- Greek hospitals and the European Federation of Pharmaceutical Industries and Associations (EOPYY), the country's state-run insurer, have not paid pharma debts since December 2014. According to Reuters, that debt has now surpassed the $1.2 billion mark.
- Greece is in deep debt, and may be forced to leave the euro zone as a result, or to declare bankruptcy.
- A similar, though less severe, situation occurred in Greece between 2010 and 2012, during which time Greece ran up huge pharma debts. The debts have since been repaid, though some were repaid with bonds that subsequently declined in value.
Currently, there are ongoing negotiations between the Greek government and the EOPYY. It is a very difficult siutation for the industry, as stopping supply is clearly not an option. Novo Nordisk tried to curtail insulin deliveries five years ago at the start of the crisis and protesters took to the streets. Still, there have been changes—most notably a shift from large-scale use of branded drugs to greater reliance on generics.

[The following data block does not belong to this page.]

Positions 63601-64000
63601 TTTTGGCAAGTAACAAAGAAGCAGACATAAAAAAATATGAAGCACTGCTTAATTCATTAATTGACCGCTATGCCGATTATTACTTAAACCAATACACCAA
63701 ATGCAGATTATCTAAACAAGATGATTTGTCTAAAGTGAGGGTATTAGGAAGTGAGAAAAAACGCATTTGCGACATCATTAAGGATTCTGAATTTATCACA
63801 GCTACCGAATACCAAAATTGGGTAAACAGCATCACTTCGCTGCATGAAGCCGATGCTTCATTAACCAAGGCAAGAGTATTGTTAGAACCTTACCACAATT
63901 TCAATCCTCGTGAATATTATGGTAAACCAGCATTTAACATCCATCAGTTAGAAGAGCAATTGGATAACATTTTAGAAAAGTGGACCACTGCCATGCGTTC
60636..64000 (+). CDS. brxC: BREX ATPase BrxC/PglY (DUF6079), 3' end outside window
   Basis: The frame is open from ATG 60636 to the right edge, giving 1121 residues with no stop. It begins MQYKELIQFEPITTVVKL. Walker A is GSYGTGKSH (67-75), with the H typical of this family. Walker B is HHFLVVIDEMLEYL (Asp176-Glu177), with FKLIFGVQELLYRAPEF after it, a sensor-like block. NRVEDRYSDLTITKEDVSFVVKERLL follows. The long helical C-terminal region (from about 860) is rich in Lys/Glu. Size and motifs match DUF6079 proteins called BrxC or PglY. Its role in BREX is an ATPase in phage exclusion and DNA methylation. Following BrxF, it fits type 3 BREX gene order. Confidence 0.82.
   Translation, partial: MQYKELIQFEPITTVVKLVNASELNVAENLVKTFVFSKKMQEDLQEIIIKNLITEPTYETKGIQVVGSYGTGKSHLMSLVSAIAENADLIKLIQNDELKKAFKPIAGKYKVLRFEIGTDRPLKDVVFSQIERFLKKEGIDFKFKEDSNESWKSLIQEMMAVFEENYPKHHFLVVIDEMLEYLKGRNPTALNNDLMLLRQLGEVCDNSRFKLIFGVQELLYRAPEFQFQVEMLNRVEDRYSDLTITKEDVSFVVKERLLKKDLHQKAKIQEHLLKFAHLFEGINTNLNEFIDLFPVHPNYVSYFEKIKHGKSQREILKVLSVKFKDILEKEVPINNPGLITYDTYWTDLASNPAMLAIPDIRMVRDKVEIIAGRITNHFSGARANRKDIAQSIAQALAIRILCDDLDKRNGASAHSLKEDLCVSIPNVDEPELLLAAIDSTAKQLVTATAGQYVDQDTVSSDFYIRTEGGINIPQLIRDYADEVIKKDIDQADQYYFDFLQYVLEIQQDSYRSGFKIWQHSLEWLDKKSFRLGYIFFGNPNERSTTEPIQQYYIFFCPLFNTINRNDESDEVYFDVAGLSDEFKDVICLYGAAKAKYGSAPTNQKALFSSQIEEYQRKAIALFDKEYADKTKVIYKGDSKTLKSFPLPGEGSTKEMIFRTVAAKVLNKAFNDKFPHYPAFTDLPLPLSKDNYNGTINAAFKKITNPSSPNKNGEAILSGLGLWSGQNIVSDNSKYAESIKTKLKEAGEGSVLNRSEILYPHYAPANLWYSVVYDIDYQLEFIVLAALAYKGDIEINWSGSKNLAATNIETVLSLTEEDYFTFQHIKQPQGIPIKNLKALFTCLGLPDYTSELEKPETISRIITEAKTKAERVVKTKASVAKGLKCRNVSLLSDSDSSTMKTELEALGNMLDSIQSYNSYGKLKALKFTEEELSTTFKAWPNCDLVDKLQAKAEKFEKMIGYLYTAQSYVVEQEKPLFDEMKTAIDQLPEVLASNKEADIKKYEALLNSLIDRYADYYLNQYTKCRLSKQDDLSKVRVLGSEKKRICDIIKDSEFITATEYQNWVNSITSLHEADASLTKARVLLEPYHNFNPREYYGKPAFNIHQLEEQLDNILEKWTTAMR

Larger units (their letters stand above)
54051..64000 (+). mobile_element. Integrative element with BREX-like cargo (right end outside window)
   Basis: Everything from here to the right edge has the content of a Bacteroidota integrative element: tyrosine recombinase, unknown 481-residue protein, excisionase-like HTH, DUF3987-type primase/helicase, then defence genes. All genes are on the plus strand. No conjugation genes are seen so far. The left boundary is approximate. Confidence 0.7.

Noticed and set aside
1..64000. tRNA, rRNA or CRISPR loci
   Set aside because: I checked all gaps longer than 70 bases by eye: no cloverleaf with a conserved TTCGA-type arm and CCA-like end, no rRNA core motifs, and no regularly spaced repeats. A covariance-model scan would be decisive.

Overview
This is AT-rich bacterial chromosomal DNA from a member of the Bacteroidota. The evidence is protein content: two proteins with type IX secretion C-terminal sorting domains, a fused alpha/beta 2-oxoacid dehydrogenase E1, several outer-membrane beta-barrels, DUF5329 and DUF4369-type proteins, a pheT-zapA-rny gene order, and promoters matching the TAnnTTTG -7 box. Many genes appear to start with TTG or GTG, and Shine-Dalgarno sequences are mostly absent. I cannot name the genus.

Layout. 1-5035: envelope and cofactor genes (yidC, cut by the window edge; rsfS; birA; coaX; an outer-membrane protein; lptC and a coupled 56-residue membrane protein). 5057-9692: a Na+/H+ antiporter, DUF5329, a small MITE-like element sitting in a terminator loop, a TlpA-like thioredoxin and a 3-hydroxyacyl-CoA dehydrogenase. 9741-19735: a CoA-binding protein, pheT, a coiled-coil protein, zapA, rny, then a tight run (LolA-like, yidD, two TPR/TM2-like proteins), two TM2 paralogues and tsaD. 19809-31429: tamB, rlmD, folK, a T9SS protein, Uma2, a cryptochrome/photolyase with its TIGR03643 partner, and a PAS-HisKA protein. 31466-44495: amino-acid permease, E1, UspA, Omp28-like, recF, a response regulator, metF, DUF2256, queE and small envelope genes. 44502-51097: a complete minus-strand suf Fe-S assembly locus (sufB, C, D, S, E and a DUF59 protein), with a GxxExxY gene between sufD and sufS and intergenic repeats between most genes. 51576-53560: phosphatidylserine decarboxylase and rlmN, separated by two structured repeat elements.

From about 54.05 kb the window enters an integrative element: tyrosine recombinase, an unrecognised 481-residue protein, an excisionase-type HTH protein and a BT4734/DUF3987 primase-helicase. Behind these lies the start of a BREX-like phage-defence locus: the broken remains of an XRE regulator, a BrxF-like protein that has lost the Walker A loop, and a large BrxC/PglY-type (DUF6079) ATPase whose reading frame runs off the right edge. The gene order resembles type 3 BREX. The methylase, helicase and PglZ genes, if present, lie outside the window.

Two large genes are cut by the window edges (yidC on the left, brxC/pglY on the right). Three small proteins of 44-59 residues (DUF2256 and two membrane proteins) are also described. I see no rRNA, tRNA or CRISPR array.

The implications of failure to pay have the potential to go beyond rising pharma debt levels. Manufacturers are concerned that other countries may try to use the artificially low price of drugs brought into the Greek market as reference points for overall pricing. In addition, there are concerns about drugs being exported out of Greece into other markets, thereby creating a secondary, substantially cheaper market.
While these issues are being addressed, the debt level is rising—a situation which will most likely be the status quo for the foreseeable future.